Aunt Bessie just might be a composerby Karl Gehrke, Minnesota Public Radio
It's often a difficult challenge for professional composers to get their music performed and it's an even bigger hurdle for the amateur. Over the past decade, the St. Paul-based new music ensemble Zeitgeist has given amateur composers a rare opportunity to get their music played through its annual Eric Stokes Song Contest. This year's winners include a physician, a former history teacher and a high school violinist.
St. Paul, Minn. — When the late Twin Cities composer Eric Stokes suggested that Zeitgeist establish a contest for amateur composers, the group was less than enthusiastic about the idea.
"We were aghast and a little concerned," Zeitgeist artistic co-director and percussionist Heather Barringer remembers. "A friend quipped that what we were worried about was that Aunt Bessie would be pulling a piece of music out of the drawer and then submitting it. That's precisely what happened, but as it turns out, Aunt Bessie can really write."
Since its beginning in 1994, the Eric Stokes Song Contest has attracted submissions from people ranging in ages from four to 89. Although it's called a "song" contest, the competition is open to Twin Cities composers writing in any musical genre. Barringer says the group has received works for orchestra, chorus, barbershop quartet and even rappers.
The winning compositions are chosen by an outside panel of judges and then arranged, if necessary, for Zeitgeist's instrumentation of clarinet, piano and percussion. A concert performance is the main prize, along with a $100 cash award.
St. Paul physician Stanley Woolner, one of this year's three winners, writes mostly for solo piano and won for his work, "Composition April 1997." Woolner has been composing music most of his life, but only in recent years has his music been performed publicly.
Woolner says he appreciates the attention. "It is a solitary pursuit and at some point you can feel exhilarated and feel that what you wrote is beautiful," he says. "And at other times you can feel very strongly that it's not worth anything. And so to have support is very helpful and I think promotes the creative process out of the self and onto the paper."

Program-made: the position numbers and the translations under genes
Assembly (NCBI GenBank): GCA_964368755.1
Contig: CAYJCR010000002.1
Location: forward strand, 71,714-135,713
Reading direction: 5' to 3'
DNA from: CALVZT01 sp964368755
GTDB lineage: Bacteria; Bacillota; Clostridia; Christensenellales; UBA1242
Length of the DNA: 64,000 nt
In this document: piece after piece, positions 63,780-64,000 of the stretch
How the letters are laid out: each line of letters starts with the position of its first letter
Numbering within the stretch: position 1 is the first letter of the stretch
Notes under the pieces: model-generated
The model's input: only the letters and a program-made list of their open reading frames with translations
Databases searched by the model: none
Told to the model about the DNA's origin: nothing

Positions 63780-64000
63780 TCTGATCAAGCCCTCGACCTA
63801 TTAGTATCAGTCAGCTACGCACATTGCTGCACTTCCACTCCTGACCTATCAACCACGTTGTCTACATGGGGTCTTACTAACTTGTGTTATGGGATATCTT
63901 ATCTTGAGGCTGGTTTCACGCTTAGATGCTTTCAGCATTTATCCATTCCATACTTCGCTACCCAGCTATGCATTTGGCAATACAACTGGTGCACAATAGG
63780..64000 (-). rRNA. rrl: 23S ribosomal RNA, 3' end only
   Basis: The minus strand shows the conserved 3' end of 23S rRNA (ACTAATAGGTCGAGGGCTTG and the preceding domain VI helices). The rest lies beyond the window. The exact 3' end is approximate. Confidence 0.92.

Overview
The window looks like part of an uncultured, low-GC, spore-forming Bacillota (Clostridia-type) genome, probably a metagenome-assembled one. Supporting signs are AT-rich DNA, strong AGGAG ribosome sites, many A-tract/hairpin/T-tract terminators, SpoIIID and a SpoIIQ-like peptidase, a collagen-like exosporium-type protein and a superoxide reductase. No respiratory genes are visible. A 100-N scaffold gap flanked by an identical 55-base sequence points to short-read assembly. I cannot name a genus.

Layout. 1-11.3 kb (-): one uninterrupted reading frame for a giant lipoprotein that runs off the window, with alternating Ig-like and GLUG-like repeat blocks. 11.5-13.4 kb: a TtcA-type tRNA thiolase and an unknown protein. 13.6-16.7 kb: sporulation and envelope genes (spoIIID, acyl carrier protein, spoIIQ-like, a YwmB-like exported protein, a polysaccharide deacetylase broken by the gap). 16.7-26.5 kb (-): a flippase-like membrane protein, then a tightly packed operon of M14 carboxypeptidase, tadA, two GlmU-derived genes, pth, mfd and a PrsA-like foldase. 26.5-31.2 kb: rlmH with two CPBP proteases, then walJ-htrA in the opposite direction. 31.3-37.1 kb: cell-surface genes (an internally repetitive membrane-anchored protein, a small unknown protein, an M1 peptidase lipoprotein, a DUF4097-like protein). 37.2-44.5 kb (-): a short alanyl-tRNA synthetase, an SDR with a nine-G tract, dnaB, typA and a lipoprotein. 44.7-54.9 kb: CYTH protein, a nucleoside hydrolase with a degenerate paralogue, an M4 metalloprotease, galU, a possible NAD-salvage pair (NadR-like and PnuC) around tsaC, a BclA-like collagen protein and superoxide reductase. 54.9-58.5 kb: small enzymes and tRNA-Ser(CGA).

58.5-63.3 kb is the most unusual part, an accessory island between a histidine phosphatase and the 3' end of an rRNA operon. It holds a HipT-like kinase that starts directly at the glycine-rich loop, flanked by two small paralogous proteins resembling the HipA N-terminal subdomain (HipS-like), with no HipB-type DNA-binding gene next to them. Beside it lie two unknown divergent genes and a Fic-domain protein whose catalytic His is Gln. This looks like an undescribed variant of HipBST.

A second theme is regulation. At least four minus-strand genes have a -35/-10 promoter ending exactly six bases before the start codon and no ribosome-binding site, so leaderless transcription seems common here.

Zeitgeist performed the winning pieces in the song contest last weekend and the ensemble will play them again in a second concert Saturday night at Grace University Lutheran Church in Minneapolis.
Edina High School junior Adam Warmansenn's winning entry is a suite for strings that he composed for his school orchestra and adapted for Zeitgeist. He's a violinist who's been writing music since he was 11.
Hearing Zeitgeist play his music gave him a new perspective on what he'd written. "Listening to the piece makes me really happy," he says. "But when it's played I hear things I don't like so much. It also helps me review my own music. Right after Saturday night's concert I came home around 9:30, went downstairs, turned on my computer and right away started changing what I wrote."
Zeitgeist has been around the Twin Cities for 30 years. Through its performances and programs like the Eric Stokes Song Contest, Zeitgeist is working to create an environment in the Twin Cities where contemporary music can flourish.
Another contest winner, Justin Busch, was a history teacher in upstate New York before he moved to St. Paul this past September to concentrate on composing.
"One of the reasons I came to St. Paul is because there's a very vibrant musical life here and there seems to be a real chance of getting things performed, moreso than in other places I might have lived," he says.
Busch wanted to be in a place where musicians were more likely to look at his music. One of the first pieces he wrote after coming to Minnesota won Zeitgeist's composition contest.
"I think it'll be a little bit easier to approach musicians and say, 'A professional ensemble of high standing thought this was worth looking at. Would you be willing to look at another piece of music?' It doesn't mean they'll play it, but it's that step of getting musicians to look at your music that's the hardest."
Zeitgeist's performances of Justin Busch's composition "B-Flat Minor" are the first time his music is being played in the Twin Cities. Busch hopes it's a harbinger of future success, but at the very least he says this is a good beginning as he tries to establish himself as a composer in Minnesota.
- All Things Considered, 01/25/2007, 5:53 p.m.